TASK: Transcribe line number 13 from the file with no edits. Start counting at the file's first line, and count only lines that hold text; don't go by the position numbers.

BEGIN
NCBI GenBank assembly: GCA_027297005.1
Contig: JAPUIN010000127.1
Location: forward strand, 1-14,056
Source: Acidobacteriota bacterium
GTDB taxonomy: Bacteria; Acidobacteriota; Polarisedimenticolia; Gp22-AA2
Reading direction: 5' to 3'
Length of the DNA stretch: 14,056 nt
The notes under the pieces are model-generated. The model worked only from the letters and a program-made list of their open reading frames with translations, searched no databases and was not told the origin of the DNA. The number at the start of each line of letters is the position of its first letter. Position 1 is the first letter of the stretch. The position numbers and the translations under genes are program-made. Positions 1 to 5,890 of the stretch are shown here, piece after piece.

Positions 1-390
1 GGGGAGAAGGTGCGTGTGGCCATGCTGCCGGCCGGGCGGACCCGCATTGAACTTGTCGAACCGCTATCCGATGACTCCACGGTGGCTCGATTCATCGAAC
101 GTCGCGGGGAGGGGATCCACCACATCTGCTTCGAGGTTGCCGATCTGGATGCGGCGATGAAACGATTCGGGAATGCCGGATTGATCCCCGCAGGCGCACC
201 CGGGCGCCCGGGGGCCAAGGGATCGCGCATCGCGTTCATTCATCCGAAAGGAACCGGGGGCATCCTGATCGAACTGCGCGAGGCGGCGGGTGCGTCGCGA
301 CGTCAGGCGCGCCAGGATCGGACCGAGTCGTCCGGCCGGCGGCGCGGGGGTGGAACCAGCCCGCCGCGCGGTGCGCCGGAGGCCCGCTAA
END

301 CGTCAGGCGCGCCAGGATCGGACCGAGTCGTCCGGCCGGCGGCGCGGGGGTGGAACCAGCCCGCCGCGCGGTGCGCCGGAGGCCCGCTAA